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Br J Haematol. 2014 Jul;166(1):84-90. doi: 10.1111/bjh.12851. Epub 2014 Apr 2.

Loss of function tp53 mutations do not accelerate the onset of myc-induced T-cell acute lymphoblastic leukaemia in the zebrafish.

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  • 1Department of Pediatric Oncology, Dana-Farber Cancer Institute, Harvard Medical School, Boston, MA, USA; Division of Hematology/Oncology, Boston Children's Hospital, Harvard Medical School, Boston, MA, USA.

Abstract

The TP53 tumour suppressor is activated in response to distinct stimuli, including an ARF-dependent response to oncogene stress and an ATM/ATR-dependent response to DNA damage. In human T-cell acute lymphoblastic leukaemia (T-ALL), TP53-dependent tumour suppression is typically disabled via biallelic ARF deletions. In murine models, loss of Arf (Cdkn2a) or Tp53 markedly accelerates the onset of Myc-induced lymphoblastic malignancies. In zebrafish, no ARF ortholog has been identified, but the sequence of ARF is very poorly conserved evolutionarily, making it difficult to exclude the presence of a zebrafish ARF ortholog without functional studies. Here we show that tp53 mutations have no significant influence on the onset of myc-induced T-ALL in zebrafish, consistent with the lack of additional effects of Tp53 loss on lymphomagenesis in Arf-deficient mice. By contrast, irradiation leads to complete T-ALL regression in tp53 wild-type but not homozygous mutant zebrafish, indicating that the tp53-dependent DNA damage response is intact. We conclude that tp53 inactivation has no impact on the onset of myc-induced T-ALL in the zebrafish, consistent with the lack of a functional ARF ortholog linking myc-induced oncogene stress to tp53-dependent tumour suppression. Thus, the zebrafish model is well suited to the study of ARF-independent pathways in T-ALL pathobiology.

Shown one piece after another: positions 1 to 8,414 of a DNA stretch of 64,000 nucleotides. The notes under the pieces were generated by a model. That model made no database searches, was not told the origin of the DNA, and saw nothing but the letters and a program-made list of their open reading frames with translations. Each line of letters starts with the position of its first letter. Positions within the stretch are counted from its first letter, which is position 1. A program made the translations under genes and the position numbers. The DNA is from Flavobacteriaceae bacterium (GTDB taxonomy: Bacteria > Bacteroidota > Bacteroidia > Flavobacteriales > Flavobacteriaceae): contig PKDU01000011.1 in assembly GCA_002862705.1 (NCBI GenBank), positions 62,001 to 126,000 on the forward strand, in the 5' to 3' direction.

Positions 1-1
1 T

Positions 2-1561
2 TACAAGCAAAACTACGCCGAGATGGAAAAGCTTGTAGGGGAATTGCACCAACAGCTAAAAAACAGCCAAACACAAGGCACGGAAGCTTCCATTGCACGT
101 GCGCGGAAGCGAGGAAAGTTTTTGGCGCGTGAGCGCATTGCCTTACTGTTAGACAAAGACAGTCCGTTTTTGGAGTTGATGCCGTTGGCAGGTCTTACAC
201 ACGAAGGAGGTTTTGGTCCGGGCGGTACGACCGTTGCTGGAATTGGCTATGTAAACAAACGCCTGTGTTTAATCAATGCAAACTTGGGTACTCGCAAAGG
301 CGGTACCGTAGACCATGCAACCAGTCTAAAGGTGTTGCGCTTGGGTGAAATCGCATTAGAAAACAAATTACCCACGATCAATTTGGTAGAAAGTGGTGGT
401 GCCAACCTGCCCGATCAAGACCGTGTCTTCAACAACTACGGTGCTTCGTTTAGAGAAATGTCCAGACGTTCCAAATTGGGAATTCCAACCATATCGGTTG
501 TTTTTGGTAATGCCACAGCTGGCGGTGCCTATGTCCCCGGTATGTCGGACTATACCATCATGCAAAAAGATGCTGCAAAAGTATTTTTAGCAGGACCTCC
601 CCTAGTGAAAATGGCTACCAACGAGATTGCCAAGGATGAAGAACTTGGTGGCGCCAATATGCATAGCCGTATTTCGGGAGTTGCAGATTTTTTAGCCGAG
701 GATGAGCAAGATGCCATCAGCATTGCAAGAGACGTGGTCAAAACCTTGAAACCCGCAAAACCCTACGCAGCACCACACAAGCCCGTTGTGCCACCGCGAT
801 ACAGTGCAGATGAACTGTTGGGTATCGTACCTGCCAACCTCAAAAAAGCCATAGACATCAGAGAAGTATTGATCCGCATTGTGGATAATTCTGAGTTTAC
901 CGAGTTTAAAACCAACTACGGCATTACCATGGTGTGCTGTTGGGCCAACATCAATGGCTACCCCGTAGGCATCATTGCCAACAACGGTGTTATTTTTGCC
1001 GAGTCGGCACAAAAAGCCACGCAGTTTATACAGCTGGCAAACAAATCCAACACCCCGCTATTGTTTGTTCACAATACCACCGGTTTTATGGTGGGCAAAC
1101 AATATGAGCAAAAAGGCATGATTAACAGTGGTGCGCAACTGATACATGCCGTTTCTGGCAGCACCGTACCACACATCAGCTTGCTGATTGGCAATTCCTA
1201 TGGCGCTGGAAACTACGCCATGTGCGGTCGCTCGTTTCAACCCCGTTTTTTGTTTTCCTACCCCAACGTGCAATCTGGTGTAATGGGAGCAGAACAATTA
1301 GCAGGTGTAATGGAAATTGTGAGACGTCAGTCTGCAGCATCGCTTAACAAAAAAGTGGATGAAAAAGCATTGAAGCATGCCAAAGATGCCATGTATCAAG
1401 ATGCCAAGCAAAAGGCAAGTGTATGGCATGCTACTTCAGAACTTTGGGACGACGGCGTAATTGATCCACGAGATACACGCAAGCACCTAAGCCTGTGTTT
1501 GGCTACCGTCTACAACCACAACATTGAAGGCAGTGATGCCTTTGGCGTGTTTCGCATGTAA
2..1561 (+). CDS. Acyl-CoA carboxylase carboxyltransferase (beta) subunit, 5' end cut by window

© 2014 John Wiley & Sons Ltd.

KEYWORDS:

ARF; Myc; T-cell acute lymphoblastic leukaemia; Tp53; tumour suppression

PMID:
24690081
[PubMed - indexed for MEDLINE]
PMCID:
PMC4234197
[Available on 2015-07-01]
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